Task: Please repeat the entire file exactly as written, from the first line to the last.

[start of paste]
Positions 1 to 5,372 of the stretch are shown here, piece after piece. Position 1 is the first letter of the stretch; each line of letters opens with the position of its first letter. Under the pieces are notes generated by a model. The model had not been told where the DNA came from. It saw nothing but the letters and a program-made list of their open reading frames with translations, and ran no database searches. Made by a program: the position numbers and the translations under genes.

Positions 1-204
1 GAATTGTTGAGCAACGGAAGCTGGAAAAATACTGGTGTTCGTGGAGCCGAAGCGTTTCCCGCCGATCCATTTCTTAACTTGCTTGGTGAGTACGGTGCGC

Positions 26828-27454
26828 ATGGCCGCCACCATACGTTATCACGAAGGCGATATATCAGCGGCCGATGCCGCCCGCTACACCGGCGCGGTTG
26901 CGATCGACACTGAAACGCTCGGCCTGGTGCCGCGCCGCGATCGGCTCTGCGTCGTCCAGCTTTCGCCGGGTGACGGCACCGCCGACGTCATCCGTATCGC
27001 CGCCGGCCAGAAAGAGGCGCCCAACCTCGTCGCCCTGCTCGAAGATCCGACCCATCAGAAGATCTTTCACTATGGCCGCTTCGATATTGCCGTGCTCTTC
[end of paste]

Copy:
Positions 1 to 5,372 of the stretch are shown here, piece after piece. Position 1 is the first letter of the stretch; each line of letters opens with the position of its first letter. Under the pieces are notes generated by a model. The model had not been told where the DNA came from. It saw nothing but the letters and a program-made list of their open reading frames with translations, and ran no database searches. Made by a program: the position numbers and the translations under genes.

Positions 1-204
1 GAATTGTTGAGCAACGGAAGCTGGAAAAATACTGGTGTTCGTGGAGCCGAAGCGTTTCCCGCCGATCCATTTCTTAACTTGCTTGGTGAGTACGGTGCGC

Positions 26828-27454
26828 ATGGCCGCCACCATACGTTATCACGAAGGCGATATATCAGCGGCCGATGCCGCCCGCTACACCGGCGCGGTTG
26901 CGATCGACACTGAAACGCTCGGCCTGGTGCCGCGCCGCGATCGGCTCTGCGTCGTCCAGCTTTCGCCGGGTGACGGCACCGCCGACGTCATCCGTATCGC
27001 CGCCGGCCAGAAAGAGGCGCCCAACCTCGTCGCCCTGCTCGAAGATCCGACCCATCAGAAGATCTTTCACTATGGCCGCTTCGATATTGCCGTGCTCTTC